Don't ask for the sake of asking
I still remember one of the first job interviews I did.
I was at the end of a very intensive round of interviews with one of the leading strategy consulting firms.
The senior manager that was interviewing me seemed to be very pleased about the interview. At the end he asked me if I had any questions about their company. I said that I was a bit surprised that during all the interviews I had never met a woman, not even in the corridors, apart from the receptionist, and that I was curious to hear what he thought about it.
He looked quite puzzled, and just cut it short with something like “we don’t discriminate in any way, probably ladies are in general not interested in this job…”?!?
Not surprisingly, I didn’t get the job, but that’s not the point here.
What struck me was that this gentleman apparently had in his interview bullet list a point stating “close the interview by asking the candidates if they have questions”, but was absolutely not interested in hearing my question nor trying to respond to it.
I get that he was taken by surprise, and that I was probably a bit naive given that I was a new graduate interviewing for her first “serious” job, but I still believe he could have definitely come up with a better answer, or at least candidly admit he didn’t know the reason, and empathise a bit more with my underlying doubts or fears.
Fast forward a few years, a reorganisation was going on in the company I was working in. My boss called me in for a one-to-one meeting asking me about my career aspirations, how I was seeing my role possibly evolving in the new structure and so on. Nice discussion that left me energised and full of hopes for exciting opportunities ahead.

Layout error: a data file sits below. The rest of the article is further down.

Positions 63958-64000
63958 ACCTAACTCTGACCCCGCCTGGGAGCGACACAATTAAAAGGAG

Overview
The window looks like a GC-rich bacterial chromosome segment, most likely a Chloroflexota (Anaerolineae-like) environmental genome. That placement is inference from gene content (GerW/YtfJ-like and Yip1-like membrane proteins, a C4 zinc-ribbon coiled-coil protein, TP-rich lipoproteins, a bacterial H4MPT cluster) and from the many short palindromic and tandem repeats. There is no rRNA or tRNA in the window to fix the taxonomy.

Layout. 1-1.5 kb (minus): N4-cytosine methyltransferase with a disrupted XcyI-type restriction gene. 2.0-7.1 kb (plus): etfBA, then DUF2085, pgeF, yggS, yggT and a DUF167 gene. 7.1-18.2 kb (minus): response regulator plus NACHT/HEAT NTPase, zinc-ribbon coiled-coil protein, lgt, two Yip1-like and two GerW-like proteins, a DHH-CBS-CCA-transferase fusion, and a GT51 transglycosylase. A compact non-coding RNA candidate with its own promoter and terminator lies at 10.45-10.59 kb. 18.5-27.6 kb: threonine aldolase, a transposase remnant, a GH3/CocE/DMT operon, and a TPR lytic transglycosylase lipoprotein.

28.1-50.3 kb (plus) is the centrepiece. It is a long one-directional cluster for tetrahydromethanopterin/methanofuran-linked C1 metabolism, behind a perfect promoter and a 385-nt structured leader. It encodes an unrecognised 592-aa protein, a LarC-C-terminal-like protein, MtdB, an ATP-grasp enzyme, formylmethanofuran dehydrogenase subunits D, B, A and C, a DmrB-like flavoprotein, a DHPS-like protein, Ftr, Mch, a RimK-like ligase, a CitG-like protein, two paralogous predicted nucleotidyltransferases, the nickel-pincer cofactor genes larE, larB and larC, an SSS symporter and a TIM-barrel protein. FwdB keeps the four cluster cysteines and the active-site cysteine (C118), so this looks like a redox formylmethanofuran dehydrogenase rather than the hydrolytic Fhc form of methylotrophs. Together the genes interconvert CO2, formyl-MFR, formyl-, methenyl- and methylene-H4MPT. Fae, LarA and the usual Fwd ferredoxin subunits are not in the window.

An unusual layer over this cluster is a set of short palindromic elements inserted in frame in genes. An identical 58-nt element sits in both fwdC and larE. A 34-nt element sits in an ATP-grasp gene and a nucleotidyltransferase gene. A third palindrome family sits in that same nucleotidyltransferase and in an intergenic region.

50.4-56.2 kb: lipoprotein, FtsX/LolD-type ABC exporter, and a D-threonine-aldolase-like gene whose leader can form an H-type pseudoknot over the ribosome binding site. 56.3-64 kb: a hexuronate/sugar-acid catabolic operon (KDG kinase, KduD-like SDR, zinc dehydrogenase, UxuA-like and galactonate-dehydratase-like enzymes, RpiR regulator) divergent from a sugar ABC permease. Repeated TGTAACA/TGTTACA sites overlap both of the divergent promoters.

Didn’t hear from him for a while and after a couple of weeks he called for a team meeting in which he presented the new organisation and the new people joining the team… nothing like what we had discussed together.
The result? I grabbed another interesting job opportunity after a couple of months and left the company.
What do these two stories have in common?
Several things about ineffective leadership, I think, but what I’d like to focus on today is: the missed opportunity in communication, since questions were asked but the answer was not properly heard.
And I see it happening often, in the workplace and in my private life.
Does it ever happen to you that a friend asks how you are, but the moment your answer is not the usual “fine thanks, and you?” she disengages with you and cuts short?
Or a colleague asks for your input during a meeting then starts checking her phone while you answer?
Or you ask your kids how their day was, but while they answer you are already thinking about what to prepare for dinner, how to answer that last email, when to call the dentist to schedule your next appointment?
Or you ask a team mate for his input on an important topic, expecting him to be aligned with you, but then realise he is on a very different page and you just disengage from the conversation?
If we pause for a moment, we often see the counterproductive effect of this behaviour: I still feel now the frustration coming from the two episodes I shared above, by feeling that my voice was not heard and my opinion did not count.
And yet, we sometimes do not pause for that moment and do fall in the trap of asking questions just for the sake of asking.
What I’d like to remind myself and you on this topic is: Better not ask a question if we are not willing to give time and space to listen to the answer, build on it, take into consideration whatever is being brought to the table.
Which does not mean we need to agree with the answer nor do whatever the other person is asking for, but it does mean we need to remain curious and open and to really actively listen, with our ears, and possibly with our heart too.